On 17 February 2022 a small group of protesters representing civil society organisations gathered outside the National Nuclear Regulator (NNR) offices in Tableview to protest the suspension and pending discharge of their representative on the NNR Board. There organisations represented included then Southern African Faith Communities Environment Institute (SAFCEI), Project 90 by 2030, 350Africa.org, Koeberg Alert Alliance and the Federation for Sustainable Environment. Below are some photographs of the event, as well as the list of demands that was handed over.Continue reading
Previous posts have described how Minister Mantashe suspended the Board member who was representing communities on the Board of the National Nuclear Regulator (NNR). This suspension had no basis in law, and to avoid an urgent court case set for 8 February 2022, a settlement was reached whereby Mantashe agreed to make a decision on whether or not to discharge the Board member by 15 February. Despite this settlement agreement being made an order of the court, Mantashe failed to do so. However, on 15 February he finally laid out his reasons for intending to discharge the Board member. The full letter is included below.Continue reading
Issued by Rodney Anderson, of Save Bantamsklip
Six months after appointing a Board member to the Board of National Nuclear Regulator (NNR) in order to represent affected communities, Minister Mantashe unlawfully suspended Peter Becker on 18 January 2022. He has been a vocal campaigner against nuclear power in South Africa for about 12 years, and when Mantashe appointed him in June 2021 it was widely welcomed as an enlightened step. According to the NNR Act of 1999, the NNR Board also includes a member from the Department of Mineral Resources and Energy (DMRE), well known for a very pro-nuclear stance.Continue reading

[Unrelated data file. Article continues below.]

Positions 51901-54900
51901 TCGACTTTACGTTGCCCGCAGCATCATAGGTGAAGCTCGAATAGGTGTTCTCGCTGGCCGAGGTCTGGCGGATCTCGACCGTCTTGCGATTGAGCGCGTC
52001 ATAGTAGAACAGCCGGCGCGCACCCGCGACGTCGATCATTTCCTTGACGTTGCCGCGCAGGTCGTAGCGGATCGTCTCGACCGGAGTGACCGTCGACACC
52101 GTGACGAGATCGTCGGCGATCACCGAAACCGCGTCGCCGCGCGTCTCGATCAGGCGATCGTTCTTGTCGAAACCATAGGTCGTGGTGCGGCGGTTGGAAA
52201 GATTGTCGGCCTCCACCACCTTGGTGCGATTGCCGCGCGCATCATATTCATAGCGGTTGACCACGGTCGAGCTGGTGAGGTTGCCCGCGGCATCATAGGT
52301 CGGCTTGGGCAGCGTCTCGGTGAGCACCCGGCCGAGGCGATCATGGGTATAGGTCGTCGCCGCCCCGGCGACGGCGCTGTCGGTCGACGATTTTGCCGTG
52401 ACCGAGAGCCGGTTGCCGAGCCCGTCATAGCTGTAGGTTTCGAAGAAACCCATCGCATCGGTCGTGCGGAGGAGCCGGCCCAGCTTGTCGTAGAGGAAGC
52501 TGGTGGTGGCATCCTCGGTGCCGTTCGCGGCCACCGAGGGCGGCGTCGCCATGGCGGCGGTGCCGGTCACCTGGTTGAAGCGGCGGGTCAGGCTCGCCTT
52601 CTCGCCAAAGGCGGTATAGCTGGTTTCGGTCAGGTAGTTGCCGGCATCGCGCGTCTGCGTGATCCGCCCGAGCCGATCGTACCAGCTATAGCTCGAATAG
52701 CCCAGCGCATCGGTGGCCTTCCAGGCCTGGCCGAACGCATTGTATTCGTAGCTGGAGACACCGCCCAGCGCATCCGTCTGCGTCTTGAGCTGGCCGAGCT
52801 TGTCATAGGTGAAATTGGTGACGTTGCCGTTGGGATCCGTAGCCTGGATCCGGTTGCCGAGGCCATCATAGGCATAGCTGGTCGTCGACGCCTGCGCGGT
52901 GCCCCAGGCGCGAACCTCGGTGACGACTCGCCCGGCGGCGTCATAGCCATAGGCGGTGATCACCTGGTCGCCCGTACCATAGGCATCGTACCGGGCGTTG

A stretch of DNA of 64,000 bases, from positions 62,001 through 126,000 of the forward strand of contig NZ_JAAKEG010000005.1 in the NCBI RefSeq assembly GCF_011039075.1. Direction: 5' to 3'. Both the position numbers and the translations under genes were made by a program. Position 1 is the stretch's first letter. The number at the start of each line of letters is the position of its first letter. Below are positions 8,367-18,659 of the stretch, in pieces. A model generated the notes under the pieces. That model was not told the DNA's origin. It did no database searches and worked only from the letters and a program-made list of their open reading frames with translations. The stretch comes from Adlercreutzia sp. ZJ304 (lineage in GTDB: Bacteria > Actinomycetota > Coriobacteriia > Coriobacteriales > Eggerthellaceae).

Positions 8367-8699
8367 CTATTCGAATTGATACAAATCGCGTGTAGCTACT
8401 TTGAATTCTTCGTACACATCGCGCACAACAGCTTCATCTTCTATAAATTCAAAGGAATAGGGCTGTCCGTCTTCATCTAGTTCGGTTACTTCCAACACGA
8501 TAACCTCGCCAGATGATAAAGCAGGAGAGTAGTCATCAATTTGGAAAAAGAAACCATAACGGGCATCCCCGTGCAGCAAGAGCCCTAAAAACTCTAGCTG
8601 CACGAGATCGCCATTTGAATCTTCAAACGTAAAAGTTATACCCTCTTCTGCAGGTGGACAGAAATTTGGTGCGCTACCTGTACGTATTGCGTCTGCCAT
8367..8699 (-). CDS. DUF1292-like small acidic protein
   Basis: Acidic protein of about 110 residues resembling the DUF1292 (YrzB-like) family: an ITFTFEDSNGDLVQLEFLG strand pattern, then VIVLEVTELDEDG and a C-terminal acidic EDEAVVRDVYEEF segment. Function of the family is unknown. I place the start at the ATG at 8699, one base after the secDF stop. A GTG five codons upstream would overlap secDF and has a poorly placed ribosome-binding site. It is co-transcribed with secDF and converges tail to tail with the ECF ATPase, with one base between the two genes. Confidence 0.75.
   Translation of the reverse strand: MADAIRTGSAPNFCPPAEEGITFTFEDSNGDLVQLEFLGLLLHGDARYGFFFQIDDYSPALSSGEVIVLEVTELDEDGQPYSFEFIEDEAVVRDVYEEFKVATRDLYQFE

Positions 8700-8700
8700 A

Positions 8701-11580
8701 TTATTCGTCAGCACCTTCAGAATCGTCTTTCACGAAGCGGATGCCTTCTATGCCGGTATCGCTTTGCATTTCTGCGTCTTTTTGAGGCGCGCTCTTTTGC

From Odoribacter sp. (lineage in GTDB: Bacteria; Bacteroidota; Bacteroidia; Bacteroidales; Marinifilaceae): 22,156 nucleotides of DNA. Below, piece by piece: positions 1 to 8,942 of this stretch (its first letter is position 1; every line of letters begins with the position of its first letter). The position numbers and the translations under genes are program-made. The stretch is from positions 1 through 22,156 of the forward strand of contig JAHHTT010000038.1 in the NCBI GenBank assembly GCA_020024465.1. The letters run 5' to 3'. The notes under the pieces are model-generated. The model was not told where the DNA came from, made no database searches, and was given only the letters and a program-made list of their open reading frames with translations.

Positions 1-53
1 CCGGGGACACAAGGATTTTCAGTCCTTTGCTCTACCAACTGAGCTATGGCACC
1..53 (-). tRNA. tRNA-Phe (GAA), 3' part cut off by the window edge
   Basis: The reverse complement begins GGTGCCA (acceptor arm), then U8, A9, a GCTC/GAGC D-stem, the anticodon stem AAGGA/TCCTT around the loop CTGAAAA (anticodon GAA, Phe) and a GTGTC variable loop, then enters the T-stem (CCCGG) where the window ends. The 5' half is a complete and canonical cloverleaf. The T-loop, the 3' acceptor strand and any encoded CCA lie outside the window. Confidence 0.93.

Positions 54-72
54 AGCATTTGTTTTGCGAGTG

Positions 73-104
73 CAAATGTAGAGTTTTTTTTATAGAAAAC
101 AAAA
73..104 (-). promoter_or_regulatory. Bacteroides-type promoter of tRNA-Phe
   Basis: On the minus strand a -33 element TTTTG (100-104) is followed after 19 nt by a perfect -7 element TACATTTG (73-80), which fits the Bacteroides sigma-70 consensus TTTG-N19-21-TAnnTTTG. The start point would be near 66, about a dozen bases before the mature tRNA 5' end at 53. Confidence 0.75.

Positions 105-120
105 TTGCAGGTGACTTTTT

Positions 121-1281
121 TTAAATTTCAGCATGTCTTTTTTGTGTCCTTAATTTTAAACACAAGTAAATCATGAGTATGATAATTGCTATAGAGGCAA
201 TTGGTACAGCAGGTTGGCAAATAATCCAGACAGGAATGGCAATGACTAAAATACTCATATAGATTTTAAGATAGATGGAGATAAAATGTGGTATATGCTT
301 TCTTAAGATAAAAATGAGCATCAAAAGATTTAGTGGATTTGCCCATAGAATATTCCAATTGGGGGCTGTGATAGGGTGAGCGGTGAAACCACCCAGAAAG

Previous posts have described how the NNR Board member Peter Becker, who was appointed to the NNR Board to represent communities was first excluded from Board processes in early January 2022, then formally suspended by Minister Mantashe on 18 January, as well as the response to the suspension letter. The Minister was subsequently sent the letter below, which demanded that he lift the suspension due to the fact that while he has the power to discharge a Board member, he has no power to suspend.Continue reading
Further to our previous post re being excluded from Board meetings, and later receiving a letter from Minister Mantashe suspending him, Peter Becker’s legal representative wrote as below to the Minister.
It has since emerged that on the same day of the letter, 18 January 2022, Eskom received approval from the National Nuclear Regulator (NNR) to go ahead with the replacement of the first three steam generators at Koeberg.
It is a peculiar coincidence that based on a legal opinion delivered in early October 2021, the Minister happened to write the suspension letter on the day the NNR approved this major project, which is a key component of Eskom’s plan to extend the life of the ageing plant by twenty years.Continue reading
Further to our previous post re being excluded from Board meetings, Peter Becker, the representative of communities potentially affected by decisions of the National Nuclear Regulator, has been formally suspended with immediate effect.
Becker strenuously denies all the allegations of ‘misconduct’ and ‘conflict of interest’ which have been made against him and hopes to challenge this decision and have it reversed.